Dire Straits Brothers in Arms on Numbered Edition 180g 45RPM 2LP from Mobile Fidelity
Blockbuster Brothers in Arms Helped Define 80s, Catapulted Dire Straits to Arena Status
The End-All-Be-All Ultimate-Sounding Version of This Audiophile Standard: Mobile Fidelity 180g 45RPM 2LP Captures Nuances, Textures, Finite Information
1985's Brothers in Arms Has Sold More Than Nine Million Copies in U.S. Alone, Ranked #351 on Rolling Stone's List of the 500 Greatest Albums of All Time
There are hit records. And then there are blockbusters. One of the world's best-selling records, a winner of two Grammy Awards, an era-defining reference statement, an MTV favorite, and a set that catapulted an already-acclaimed band to arena status, Dire Straits' Brothers in Arms is the kind of epic spectacular that comes around only once or twice a decade. Surpassed only in fame and visibility during the period by Michael Jackson's Thriller, the 1985 album remains idiosyncratic for its covetable combination of adventurous songwriting, precision-based performances, and reference-caliber fidelity.
Mastered from the original master tapes, pressed on 45RPM LPs at RTI, and possessing a richness befitting the album's stellar reputation, Mobile Fidelity's numbered-edition 180g 45RPM 2LP set of Brothers in Arms breathes with transparent highs, atmospheric heft, and lifelike tonalities. This is the hand-down ultimate-sounding version of this audiophile favorite ever made.
The sense of realism this edition delivers will leave slack-jawed even the most hard-to-please audiophiles. As the recipient of the Grammy for Best-Engineered Recording, the album has always been a go-to sonic standard, but never has it sounded so reach-out-and-touch-it realistic as it does on this analog pressing. All of the hallmark characteristics – ample spaciousness, ideal balances, widescreen dynamics, immersive depth, lush production – are here in spades. As is music-making of enviable proportions.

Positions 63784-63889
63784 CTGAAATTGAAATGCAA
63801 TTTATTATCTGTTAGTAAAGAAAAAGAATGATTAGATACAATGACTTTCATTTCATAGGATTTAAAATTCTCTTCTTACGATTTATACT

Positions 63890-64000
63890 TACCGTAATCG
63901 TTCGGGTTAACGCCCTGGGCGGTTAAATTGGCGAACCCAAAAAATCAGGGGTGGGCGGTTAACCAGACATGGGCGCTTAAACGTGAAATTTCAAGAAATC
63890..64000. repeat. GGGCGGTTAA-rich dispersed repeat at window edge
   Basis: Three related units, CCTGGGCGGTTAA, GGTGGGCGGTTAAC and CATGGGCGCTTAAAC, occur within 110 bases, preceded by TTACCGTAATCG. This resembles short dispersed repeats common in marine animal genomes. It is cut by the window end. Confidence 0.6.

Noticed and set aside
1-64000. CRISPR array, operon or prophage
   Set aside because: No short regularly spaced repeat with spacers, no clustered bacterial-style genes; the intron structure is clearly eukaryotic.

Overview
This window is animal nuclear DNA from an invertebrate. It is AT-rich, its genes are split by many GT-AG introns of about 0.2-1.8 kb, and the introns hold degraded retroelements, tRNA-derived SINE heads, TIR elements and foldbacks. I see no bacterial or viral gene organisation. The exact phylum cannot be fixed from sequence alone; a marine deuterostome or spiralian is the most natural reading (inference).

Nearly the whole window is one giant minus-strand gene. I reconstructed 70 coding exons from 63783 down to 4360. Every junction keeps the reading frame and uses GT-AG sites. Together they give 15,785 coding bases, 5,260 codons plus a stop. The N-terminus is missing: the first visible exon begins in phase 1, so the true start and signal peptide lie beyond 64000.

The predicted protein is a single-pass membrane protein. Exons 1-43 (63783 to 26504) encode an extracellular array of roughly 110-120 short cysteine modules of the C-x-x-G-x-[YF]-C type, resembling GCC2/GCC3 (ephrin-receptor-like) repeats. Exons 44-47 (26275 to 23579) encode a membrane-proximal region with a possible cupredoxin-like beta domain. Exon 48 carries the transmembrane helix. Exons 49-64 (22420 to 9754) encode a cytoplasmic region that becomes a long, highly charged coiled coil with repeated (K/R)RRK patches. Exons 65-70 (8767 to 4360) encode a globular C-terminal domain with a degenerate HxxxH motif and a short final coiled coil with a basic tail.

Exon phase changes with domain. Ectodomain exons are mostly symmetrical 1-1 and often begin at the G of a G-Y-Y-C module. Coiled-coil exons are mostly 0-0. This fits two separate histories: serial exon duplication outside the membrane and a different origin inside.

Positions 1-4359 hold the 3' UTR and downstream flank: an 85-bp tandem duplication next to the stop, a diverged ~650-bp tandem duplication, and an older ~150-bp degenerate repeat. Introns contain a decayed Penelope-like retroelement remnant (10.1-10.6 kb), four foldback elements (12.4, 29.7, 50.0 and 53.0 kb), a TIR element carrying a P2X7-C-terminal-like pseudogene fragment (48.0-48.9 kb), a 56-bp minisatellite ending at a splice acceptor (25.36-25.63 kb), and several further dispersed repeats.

While it's easy to speculate that the colossal success of Brothers in Arms relates to its timing – its release during an era obsessed with catchy singles, flashy MTV videos, and whistle-friendly melodies – reasons for the album's chart-busting success primarily owe to the expertly crafted songs and memorable playing turned in by a group hitting its creative peak. Not to mention the spatial dimensions that cause instruments and vocals to naturally float in a fixed area.
Anchored by "Money for Nothing," a caustically themed smash immediately identifiable via Mark Knopfler's resonant finger-picked guitar riff and Sting's "I want my MTV" vocal refrain, Dire Straits' fifth album is stuffed with bluesy signatures, jazz-rock motifs, clever lyrics, and organic accents. Diversity and consistency also extend to the songs' moods. Singing with his trademark light-to-the-touch timbre, Knopfler conjures feelings of poignancy, peacefulness, and mellowness, channeling wistfulness on the Top 10 single "So Far Away" and somber assurance on "Why Worry."
Perfection abounds, not only in the manner in which the band nails its pop hooks and uptempo boogies with debonair flair – but also in the control room. Iconic session jazz drummer Omar Hakim supplies fluid beats and solid rhythmic foundations while Knopfler and Co. comb over grooves so smooth it seems that they're made of honey butter. Dire Straits would never play with such effortless again.